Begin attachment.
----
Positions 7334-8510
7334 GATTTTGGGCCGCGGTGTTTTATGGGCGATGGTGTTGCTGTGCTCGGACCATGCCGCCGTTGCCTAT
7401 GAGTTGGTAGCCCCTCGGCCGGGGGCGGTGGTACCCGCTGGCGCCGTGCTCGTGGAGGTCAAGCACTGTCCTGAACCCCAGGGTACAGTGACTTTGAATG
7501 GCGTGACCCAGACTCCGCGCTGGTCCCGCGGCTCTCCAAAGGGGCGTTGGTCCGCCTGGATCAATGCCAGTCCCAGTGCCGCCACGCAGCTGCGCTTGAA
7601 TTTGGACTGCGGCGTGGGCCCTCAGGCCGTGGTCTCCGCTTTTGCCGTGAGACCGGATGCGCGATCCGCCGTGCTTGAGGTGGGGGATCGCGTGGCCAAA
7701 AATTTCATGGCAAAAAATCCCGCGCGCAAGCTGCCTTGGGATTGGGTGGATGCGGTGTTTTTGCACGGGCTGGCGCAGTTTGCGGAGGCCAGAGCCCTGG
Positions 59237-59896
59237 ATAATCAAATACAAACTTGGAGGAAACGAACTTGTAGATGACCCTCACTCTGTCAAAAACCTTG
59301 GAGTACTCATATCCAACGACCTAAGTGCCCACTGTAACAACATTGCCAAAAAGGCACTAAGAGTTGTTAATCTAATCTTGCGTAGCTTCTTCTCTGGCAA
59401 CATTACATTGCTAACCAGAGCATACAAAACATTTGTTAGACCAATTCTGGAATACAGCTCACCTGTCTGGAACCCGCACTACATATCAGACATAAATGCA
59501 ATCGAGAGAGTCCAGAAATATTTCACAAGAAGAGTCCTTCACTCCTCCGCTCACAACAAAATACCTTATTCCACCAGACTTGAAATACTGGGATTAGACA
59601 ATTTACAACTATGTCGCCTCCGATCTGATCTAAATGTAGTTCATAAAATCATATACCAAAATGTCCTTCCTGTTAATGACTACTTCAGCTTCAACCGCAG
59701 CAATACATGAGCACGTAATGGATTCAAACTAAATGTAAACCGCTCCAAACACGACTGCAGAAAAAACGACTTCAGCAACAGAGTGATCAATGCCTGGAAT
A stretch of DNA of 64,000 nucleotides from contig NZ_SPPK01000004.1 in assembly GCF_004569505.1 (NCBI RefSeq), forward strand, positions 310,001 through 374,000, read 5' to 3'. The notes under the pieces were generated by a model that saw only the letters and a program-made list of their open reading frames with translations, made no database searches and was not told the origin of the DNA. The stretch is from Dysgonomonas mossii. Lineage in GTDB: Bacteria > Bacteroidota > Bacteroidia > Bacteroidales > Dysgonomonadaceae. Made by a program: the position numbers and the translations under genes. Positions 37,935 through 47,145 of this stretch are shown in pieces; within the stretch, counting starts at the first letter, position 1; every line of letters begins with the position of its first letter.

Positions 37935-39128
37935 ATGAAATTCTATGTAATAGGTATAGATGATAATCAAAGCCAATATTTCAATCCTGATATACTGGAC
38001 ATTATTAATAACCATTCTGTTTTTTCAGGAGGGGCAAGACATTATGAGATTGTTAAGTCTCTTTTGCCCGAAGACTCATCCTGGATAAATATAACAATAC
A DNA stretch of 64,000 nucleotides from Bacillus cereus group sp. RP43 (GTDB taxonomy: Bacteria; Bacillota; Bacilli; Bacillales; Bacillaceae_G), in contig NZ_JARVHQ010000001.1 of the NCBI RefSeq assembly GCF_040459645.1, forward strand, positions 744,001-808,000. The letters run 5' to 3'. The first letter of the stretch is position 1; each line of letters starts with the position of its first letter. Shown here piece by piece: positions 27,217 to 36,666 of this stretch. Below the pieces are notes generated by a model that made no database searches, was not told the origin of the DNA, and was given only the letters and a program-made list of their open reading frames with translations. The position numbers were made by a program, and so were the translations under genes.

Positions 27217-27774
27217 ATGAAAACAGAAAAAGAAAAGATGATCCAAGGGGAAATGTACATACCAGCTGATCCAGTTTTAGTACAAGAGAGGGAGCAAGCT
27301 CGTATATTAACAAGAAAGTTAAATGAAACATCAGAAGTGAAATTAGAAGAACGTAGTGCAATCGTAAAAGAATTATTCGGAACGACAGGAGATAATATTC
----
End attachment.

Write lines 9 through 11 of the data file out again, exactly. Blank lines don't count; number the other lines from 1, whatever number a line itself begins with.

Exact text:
59301 GAGTACTCATATCCAACGACCTAAGTGCCCACTGTAACAACATTGCCAAAAAGGCACTAAGAGTTGTTAATCTAATCTTGCGTAGCTTCTTCTCTGGCAA
59401 CATTACATTGCTAACCAGAGCATACAAAACATTTGTTAGACCAATTCTGGAATACAGCTCACCTGTCTGGAACCCGCACTACATATCAGACATAAATGCA
59501 ATCGAGAGAGTCCAGAAATATTTCACAAGAAGAGTCCTTCACTCCTCCGCTCACAACAAAATACCTTATTCCACCAGACTTGAAATACTGGGATTAGACA